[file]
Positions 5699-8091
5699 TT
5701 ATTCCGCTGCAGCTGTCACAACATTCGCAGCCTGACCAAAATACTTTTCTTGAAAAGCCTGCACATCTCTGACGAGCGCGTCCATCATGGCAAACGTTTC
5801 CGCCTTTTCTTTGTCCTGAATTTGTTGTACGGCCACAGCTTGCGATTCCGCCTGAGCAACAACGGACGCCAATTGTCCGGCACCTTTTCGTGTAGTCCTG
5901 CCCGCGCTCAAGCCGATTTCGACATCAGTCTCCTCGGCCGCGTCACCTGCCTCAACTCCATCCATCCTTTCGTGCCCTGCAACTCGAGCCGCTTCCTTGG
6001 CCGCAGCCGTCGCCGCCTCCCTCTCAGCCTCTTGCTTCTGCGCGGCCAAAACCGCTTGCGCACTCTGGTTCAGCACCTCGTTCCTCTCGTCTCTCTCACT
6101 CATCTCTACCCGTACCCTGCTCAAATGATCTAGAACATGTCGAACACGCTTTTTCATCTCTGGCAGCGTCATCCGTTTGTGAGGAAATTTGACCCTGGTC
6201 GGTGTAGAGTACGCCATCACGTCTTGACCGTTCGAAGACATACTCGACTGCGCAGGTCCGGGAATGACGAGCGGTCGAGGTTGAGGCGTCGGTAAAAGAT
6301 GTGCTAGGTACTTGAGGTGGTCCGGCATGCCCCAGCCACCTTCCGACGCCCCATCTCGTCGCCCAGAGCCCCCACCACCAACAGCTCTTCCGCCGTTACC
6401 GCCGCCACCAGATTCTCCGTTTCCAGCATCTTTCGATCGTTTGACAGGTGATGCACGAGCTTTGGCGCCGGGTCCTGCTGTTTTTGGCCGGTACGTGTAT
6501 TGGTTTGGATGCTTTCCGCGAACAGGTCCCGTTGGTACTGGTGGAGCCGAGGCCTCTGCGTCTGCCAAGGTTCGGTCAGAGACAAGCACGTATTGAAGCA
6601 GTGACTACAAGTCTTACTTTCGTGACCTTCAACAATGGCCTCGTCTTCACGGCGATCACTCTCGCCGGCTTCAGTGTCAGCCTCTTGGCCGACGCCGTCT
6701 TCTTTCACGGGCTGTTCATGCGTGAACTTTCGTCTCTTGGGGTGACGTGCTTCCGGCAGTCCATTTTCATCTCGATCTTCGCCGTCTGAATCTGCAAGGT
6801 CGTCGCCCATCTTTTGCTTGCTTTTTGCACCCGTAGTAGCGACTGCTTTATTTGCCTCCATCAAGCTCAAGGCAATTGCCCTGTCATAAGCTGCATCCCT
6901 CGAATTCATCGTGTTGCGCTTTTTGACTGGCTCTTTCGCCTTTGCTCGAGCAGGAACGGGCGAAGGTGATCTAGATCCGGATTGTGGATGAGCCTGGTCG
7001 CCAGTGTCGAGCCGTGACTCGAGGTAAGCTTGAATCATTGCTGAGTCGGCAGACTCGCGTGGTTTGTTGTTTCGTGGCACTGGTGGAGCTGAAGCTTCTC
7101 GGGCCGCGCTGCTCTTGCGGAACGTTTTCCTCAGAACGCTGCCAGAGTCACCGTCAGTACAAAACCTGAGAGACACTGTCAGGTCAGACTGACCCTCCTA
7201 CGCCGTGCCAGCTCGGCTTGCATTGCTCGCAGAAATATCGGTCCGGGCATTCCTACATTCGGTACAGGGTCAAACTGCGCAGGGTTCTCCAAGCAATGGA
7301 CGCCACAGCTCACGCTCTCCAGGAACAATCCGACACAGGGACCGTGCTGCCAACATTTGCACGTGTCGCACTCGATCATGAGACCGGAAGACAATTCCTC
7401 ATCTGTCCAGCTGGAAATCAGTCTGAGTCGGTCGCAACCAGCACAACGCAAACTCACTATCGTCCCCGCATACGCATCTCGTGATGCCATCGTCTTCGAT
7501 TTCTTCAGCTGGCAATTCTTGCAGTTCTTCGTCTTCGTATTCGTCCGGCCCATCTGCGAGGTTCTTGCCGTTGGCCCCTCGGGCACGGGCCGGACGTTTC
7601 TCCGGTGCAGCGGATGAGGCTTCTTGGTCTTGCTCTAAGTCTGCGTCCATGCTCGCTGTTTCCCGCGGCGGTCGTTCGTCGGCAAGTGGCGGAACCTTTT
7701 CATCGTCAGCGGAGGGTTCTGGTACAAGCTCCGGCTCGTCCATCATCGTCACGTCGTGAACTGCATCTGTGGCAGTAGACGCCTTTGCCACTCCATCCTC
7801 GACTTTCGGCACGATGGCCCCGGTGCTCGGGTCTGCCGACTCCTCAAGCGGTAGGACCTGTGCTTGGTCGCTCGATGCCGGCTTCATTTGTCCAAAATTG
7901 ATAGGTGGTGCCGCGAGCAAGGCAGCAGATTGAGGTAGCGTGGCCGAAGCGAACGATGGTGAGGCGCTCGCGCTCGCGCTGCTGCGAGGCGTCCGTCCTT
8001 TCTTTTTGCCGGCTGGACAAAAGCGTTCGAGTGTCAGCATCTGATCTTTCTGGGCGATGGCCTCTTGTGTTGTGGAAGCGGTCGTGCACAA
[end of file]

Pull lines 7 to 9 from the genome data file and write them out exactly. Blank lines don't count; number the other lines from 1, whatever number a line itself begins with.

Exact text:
6101 CATCTCTACCCGTACCCTGCTCAAATGATCTAGAACATGTCGAACACGCTTTTTCATCTCTGGCAGCGTCATCCGTTTGTGAGGAAATTTGACCCTGGTC
6201 GGTGTAGAGTACGCCATCACGTCTTGACCGTTCGAAGACATACTCGACTGCGCAGGTCCGGGAATGACGAGCGGTCGAGGTTGAGGCGTCGGTAAAAGAT
6301 GTGCTAGGTACTTGAGGTGGTCCGGCATGCCCCAGCCACCTTCCGACGCCCCATCTCGTCGCCCAGAGCCCCCACCACCAACAGCTCTTCCGCCGTTACC